The Scientific Embrace of Atheism
At sometime after the Russian cosmonaut Yuri Gagarin first entered space, stories began to circulate that he had been given secret instructions by the Politburo. Have a look around, they told him. Suitably instructed, Gagarin looked around. When he returned without having seen the face of God, satisfaction in high circles was considerable.
The commissars having vacated the scene, it is the scientific community that has acquired their authority. Richard Dawkins, Daniel Dennett, Stephen Weinberg, Vic Stenger, Sam Harris, and most recently the mathematician John Paulos, have had a look around: They haven't seen a thing. No one could have seen less.
It is curious that so many scientists should have recently embraced atheism. The great physical scientists -- Copernicus, Kepler, Galileo, Newton, Clerk Maxwell, Albert Einstein -- were either men of religious commitment or religious sensibility.
The distinguished physicist Steven Weinberg has acknowledged that this is what the great scientists believed: But we know better, he has insisted, because we know more.
This prompts the obvious question: Just what have scientists learned that might persuade the rest of us that they know better? It is not, presumably, the chemistry of Boron salts that has done the heavy lifting.
There is quantum cosmology, I suppose, a discipline in which the mysteries of quantum mechanics are devoted to the question of how the universe arose or whether it arose at all. This is the subject made popular in Stephen Hawking's A Brief History of Time. It is an undertaking radiant in its incoherence. Given the account of creation offered in Genesis and the account offered in A Brief History of Time, I know of no sane man who would hesitate between the two.
And there is Darwin's theory of evolution. It has been Darwin, Richard Dawkins remarked, that has made it possible to be an intellectually fulfilled atheist.
A much better case might be made in the other direction. It is atheism that makes it possible for a man to be an intellectually fulfilled Darwinist. In the documentary Expelled, one of those curious exercises in which some scientists, at least, say what they really think, Ben Stein interviews a number of Darwinian biologists eager to evade the evidence whenever possible or to ignore it when not. Rich in self-satisfaction, Dawkins appears at the film's end.
How did life on earth arise?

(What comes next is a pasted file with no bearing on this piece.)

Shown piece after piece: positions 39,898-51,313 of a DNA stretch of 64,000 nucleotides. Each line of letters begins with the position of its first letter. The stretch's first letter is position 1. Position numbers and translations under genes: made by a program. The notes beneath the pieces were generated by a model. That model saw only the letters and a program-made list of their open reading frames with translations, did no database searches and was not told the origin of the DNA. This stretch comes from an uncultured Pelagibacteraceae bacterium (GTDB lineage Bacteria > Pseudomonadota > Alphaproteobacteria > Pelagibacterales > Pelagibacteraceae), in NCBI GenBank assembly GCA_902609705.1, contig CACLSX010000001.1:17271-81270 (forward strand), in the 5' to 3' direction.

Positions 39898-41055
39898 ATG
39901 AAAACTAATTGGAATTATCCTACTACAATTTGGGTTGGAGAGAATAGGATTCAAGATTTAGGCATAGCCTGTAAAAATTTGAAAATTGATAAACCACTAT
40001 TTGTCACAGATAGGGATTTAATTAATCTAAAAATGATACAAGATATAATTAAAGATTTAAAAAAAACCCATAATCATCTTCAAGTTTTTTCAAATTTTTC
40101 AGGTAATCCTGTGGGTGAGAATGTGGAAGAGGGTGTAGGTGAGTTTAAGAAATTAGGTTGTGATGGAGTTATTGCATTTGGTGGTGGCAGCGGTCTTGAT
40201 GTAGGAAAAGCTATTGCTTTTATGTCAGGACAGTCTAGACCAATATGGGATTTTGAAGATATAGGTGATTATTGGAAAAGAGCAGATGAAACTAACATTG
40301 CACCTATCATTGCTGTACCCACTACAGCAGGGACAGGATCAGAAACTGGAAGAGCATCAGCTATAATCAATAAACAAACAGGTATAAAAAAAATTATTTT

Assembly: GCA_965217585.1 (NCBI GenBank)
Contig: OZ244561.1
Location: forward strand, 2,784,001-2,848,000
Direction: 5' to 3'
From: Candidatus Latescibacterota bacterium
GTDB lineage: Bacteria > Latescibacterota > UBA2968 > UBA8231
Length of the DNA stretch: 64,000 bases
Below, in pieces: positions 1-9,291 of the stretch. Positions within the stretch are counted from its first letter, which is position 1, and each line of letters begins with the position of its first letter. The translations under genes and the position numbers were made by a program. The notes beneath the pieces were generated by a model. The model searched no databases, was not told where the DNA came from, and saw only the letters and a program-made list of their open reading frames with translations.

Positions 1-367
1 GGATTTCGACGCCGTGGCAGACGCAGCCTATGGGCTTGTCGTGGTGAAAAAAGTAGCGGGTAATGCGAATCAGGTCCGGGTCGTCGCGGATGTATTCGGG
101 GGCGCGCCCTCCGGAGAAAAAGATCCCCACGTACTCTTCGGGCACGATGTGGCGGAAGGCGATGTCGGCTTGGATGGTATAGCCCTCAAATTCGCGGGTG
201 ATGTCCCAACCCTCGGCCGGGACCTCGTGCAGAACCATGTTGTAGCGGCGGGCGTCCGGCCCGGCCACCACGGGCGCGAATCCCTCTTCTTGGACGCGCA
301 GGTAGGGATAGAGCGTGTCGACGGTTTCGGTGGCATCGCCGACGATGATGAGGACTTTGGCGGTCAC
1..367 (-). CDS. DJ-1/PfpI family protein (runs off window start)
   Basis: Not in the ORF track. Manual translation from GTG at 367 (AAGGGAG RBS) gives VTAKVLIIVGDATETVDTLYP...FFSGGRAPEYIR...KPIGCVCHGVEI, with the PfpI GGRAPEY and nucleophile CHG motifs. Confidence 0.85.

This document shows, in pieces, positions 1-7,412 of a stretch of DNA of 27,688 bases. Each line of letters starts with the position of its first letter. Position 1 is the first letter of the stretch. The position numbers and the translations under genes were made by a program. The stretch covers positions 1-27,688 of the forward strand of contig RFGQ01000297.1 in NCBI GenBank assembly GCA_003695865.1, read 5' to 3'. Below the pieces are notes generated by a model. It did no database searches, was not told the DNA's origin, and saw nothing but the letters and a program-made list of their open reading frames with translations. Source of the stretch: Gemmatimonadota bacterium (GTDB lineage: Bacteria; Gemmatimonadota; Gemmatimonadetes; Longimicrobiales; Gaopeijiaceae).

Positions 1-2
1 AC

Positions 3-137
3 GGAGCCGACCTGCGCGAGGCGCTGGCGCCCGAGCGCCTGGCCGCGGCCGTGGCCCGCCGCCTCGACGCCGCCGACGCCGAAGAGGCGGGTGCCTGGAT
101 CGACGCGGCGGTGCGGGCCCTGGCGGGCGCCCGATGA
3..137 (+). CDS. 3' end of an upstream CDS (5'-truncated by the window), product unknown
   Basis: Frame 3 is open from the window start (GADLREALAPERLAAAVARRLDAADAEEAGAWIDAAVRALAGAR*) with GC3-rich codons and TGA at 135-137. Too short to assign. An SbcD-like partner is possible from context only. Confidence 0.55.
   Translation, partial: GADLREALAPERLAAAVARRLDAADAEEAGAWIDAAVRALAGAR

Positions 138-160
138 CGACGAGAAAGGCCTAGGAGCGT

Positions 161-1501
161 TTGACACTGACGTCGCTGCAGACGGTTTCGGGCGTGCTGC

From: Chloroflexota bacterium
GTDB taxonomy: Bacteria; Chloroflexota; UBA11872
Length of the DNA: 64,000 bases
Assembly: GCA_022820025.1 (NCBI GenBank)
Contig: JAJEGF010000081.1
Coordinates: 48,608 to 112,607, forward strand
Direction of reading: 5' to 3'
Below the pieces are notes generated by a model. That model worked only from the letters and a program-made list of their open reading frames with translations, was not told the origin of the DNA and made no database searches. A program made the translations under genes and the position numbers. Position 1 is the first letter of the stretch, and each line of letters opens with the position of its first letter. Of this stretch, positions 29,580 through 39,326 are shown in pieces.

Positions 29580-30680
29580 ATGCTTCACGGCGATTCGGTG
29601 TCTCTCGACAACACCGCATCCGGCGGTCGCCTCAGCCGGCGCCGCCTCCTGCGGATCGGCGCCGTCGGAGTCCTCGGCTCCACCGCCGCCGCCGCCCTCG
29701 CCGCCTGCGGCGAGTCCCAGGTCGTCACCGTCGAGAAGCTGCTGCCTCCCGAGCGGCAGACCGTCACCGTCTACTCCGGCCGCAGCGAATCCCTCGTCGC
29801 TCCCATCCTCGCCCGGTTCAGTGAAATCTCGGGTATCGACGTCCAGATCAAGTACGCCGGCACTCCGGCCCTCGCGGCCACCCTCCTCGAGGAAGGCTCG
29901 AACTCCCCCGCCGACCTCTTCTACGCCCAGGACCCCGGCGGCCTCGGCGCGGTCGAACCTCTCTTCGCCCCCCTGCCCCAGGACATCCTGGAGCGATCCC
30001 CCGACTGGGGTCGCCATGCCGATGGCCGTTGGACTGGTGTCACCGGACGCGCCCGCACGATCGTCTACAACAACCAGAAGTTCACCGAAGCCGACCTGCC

The question, Dawkins acknowledges, is very difficult.
Perhaps the seeds of life were sent here from outer space?
It could well be.
Or by a vastly superior intelligence?
Questions and their answers follow one another, but in the end Stein says nothing. There is no absurdity Dawkins is not prepared to embrace so long as he can avoid a transcendental inference.
Beyond quantum cosmology and Darwinian biology -- the halt and the lame -- there is the solemn metaphysical aura of science itself. It is precisely the aura to which so many scientists reverently appeal. The philosopher John Searle has seen the aura. The "universe," he has written, "consists of matter, and systems defined by causal relations."
Does it indeed? If so, then God must be nothing more than another material object, a class that includes stars, starlets and solitons. If not, what reason do we have to suppose that God might not exist?
We have no reason whatsoever. If neither the sciences nor its aura have demonstrated any conclusion of interest about the existence of God, why then is atheism valued among scientists?
It takes no very refined analytic effort to determine why Soviet Commissars should have regarded themselves as atheists. They were unwilling to countenance a power higher than their own. Who knows what mischief Soviet citizens might have conceived had they imagined that the Politburo was not, after all, infallible?
By the same token, it requires no very great analytic effort to understand why the scientific community should find atheism so attractive a doctrine. At a time when otherwise sober individuals are inclined to believe that too much of science is too much like a racket, it is only sensible for scientists to suggest aggressively that no power exceeds their own.
David Berlinski is the author of the recently released The Devil's Delusion: Atheism and its Scientific Pretensions, as well as many books about mathematics and the sciences. A Ph.D. from Princeton University, he has taught at colleges and universities in the United States and France, and now lives in Paris.